Source: United States House of Representatives – Representative Dean Phillips (MN-03)

WASHINGTON, D.C. — Today, Reps. Dean Phillips (MN) and Don Young (R-AK) announced the introduction of the Utilizing and Supporting Evacuated Peace Corps Volunteers Act to help returned Peace Corps volunteers get back on their feet. Recently announced in the Senate by Sens. Chris Murphy (D-CT), Susan Collins (R-ME), and Dianne Feinstein (D-CA), the Utilizing and Supporting Evacuated Peace Corps Volunteers Act would support Peace Corps volunteers evacuated due to the coronavirus public health emergency by expanding health insurance coverage, creating an expedited reenrollment process, and developing additional domestic employment opportunities. Sens. Edward J. Markey (D-MA) and Chris Van Hollen (D-MD) were instrumental in development of the legislation, along with Reps. John Garamendi (D-CA), Betty McCollum (D-MN), Jared Huffman (D-CA), and Jennifer Wexton (D-VA).

Rep. Dean Phillips (D-MN):
“The sudden dismissal of Peace Corps volunteers has left these vital American ambassadors with nowhere to turn in an economy in turmoil. We must come together and support them in their time of need. I am thankful for the leadership of Congressman Young, Senator Murphy and our core group of supporting legislators. The Peace Corps represents the very best in American leadership on a global stage, with volunteers serving alongside communities in their fight against sickness, hunger, and economic insecurity. We must honor their commitment by protecting these public servants now and charting a path toward redeployment in the future.”

Rep. Don Young (R-AK):
“For decades, our Peace Corps volunteers have been answering the call to service, and selflessly making a difference across the world. Sadly, the COVID-19 pandemic has forced many of these volunteers to leave their posts and return to the United States. Faced with a deteriorating economy, these hardworking public servants may require assistance navigating these unprecedented times. Peace Corps volunteers show the world American values, and I am proud to join my colleagues on this legislation to ensure they have access to health care, employment opportunities, and a redeployment process.”

 Senator Chris Murphy (D-CT):
“The Peace Corps is integral to U.S. foreign policy, and it’s unfortunate that volunteer deployments were cut short due to COVID-19. I’m glad the federal government has told Congress that evacuated Peace Corps volunteers will qualify for unemployment assistance, but we should go further and turn their loss into opportunity. That’s why we should allow Peace Corps volunteers to serve at home during the COVID-19, and promptly redeploy them abroad once the pandemic passes. Congress should pass our legislation to get this done as soon as possible.”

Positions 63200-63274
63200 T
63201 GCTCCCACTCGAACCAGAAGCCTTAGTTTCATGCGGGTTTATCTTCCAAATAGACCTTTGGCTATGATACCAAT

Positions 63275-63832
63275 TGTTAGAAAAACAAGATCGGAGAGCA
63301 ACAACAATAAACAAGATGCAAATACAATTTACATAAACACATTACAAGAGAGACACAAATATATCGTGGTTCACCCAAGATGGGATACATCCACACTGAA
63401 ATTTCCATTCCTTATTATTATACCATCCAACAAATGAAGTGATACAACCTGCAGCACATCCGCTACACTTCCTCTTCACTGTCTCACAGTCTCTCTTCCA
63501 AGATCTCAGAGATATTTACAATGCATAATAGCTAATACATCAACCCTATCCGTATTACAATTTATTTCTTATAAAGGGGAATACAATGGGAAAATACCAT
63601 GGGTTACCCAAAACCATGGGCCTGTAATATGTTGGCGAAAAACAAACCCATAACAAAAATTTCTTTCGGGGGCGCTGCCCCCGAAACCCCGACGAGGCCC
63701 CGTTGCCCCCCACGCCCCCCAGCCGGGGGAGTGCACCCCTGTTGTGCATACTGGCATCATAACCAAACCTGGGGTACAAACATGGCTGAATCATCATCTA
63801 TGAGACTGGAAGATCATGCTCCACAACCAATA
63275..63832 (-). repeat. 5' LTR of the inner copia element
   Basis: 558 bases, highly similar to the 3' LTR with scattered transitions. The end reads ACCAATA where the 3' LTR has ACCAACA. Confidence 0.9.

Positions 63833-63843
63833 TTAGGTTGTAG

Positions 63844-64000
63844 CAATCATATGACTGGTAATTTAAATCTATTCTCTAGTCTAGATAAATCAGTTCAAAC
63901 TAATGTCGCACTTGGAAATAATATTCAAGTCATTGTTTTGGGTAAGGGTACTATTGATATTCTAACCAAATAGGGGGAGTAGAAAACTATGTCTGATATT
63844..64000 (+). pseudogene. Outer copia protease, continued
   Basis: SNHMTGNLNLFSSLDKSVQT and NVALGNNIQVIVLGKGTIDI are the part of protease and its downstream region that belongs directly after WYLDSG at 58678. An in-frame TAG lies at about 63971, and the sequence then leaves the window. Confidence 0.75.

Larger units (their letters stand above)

Glenn Blumhorst, President and CEO of National Peace Corps Association:
“As our nation works to confront and overcome this pandemic on so many fronts, we are very grateful to the leadership of Reps. Phillips and Young to bring forward this important legislation to support the more than 7,000 Peace Corps Volunteers who saw their service cut short by this disease. At the heart of this legislation are initiatives to engage these volunteers in what they do best – opportunities to continue serving others, both here at home to contain and overcome the pandemic, and overseas as soon as conditions permit Peace Corps to redeploy.”

This is bill is part of a larger effort led by Phillips to incorporate the Peace Corps into COVID-19 recovery efforts. Another bill, the UNITE Act, expands opportunities for the Corporation for National Community Service (CNCS) and the Federal Emergency Management Agency (FEMA) to aid frontline workers and communities most impacted by the coronavirus public health emergency, such as using AmeriCorps and Peace Corps Volunteers to assist in national testing and tracing efforts. Phillips and Van Hollen also led a bipartisan, bicameral letter to the U.S. Department of Labor asking for unemployment support for dismissed Peace Corps Volunteers. On Monday, the Labor Department clarified that Peace Corps Volunteers would be eligible for benefits.

To support evacuated Peace Corps Volunteers, the Utilizing and Supporting Evacuated Peace Corps Volunteers Act would:

  • Allow evacuated Peace Corps Volunteers to continue to purchase health insurance through the Peace Corps for more than three months, should they choose;
  • Instruct the CEO of (and the Peace Corps Director to coordinate and establish an expedited process by which evacuated Peace Corps Volunteers can get reassigned to AmeriCorps, FEMA Corps, or other CNCS programs to help address the coronavirus crisis here at home; and
  • Instruct the Peace Corps to restart its programs once it is safe to do so as well as establish an expedited process for former Peace Corps Volunteers who had their service terminated early as a result of the COVID-19 outbreak to return to their posts.